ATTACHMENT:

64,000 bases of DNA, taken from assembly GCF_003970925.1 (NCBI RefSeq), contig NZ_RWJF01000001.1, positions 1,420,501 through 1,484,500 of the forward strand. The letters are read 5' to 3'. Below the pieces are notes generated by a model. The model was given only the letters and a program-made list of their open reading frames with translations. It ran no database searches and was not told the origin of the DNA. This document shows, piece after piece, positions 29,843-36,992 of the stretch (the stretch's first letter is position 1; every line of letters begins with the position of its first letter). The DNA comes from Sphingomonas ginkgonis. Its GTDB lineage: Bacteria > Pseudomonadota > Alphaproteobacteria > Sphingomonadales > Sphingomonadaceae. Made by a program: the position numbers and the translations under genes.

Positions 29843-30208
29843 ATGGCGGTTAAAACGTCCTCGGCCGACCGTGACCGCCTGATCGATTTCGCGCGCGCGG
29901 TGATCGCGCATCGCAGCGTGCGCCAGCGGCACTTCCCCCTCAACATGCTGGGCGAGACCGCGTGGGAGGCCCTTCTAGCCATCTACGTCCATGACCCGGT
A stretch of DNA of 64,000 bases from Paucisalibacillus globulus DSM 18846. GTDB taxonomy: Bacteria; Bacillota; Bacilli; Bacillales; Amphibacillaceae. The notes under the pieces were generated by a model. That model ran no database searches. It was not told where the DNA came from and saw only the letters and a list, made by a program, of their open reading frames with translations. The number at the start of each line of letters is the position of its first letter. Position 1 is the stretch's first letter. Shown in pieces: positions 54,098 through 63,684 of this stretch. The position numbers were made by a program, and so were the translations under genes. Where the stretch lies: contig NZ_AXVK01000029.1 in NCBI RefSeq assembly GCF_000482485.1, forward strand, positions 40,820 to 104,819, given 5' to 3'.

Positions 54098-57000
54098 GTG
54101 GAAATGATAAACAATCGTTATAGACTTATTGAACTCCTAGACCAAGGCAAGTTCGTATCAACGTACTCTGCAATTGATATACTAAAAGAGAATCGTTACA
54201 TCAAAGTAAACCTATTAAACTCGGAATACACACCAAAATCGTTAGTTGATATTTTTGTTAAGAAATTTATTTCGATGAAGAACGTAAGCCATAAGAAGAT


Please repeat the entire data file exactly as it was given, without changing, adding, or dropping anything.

64,000 bases of DNA, taken from assembly GCF_003970925.1 (NCBI RefSeq), contig NZ_RWJF01000001.1, positions 1,420,501 through 1,484,500 of the forward strand. The letters are read 5' to 3'. Below the pieces are notes generated by a model. The model was given only the letters and a program-made list of their open reading frames with translations. It ran no database searches and was not told the origin of the DNA. This document shows, piece after piece, positions 29,843-36,992 of the stretch (the stretch's first letter is position 1; every line of letters begins with the position of its first letter). The DNA comes from Sphingomonas ginkgonis. Its GTDB lineage: Bacteria > Pseudomonadota > Alphaproteobacteria > Sphingomonadales > Sphingomonadaceae. Made by a program: the position numbers and the translations under genes.

Positions 29843-30208
29843 ATGGCGGTTAAAACGTCCTCGGCCGACCGTGACCGCCTGATCGATTTCGCGCGCGCGG
29901 TGATCGCGCATCGCAGCGTGCGCCAGCGGCACTTCCCCCTCAACATGCTGGGCGAGACCGCGTGGGAGGCCCTTCTAGCCATCTACGTCCATGACCCGGT
A stretch of DNA of 64,000 bases from Paucisalibacillus globulus DSM 18846. GTDB taxonomy: Bacteria; Bacillota; Bacilli; Bacillales; Amphibacillaceae. The notes under the pieces were generated by a model. That model ran no database searches. It was not told where the DNA came from and saw only the letters and a list, made by a program, of their open reading frames with translations. The number at the start of each line of letters is the position of its first letter. Position 1 is the stretch's first letter. Shown in pieces: positions 54,098 through 63,684 of this stretch. The position numbers were made by a program, and so were the translations under genes. Where the stretch lies: contig NZ_AXVK01000029.1 in NCBI RefSeq assembly GCF_000482485.1, forward strand, positions 40,820 to 104,819, given 5' to 3'.

Positions 54098-57000
54098 GTG
54101 GAAATGATAAACAATCGTTATAGACTTATTGAACTCCTAGACCAAGGCAAGTTCGTATCAACGTACTCTGCAATTGATATACTAAAAGAGAATCGTTACA
54201 TCAAAGTAAACCTATTAAACTCGGAATACACACCAAAATCGTTAGTTGATATTTTTGTTAAGAAATTTATTTCGATGAAGAACGTAAGCCATAAGAAGAT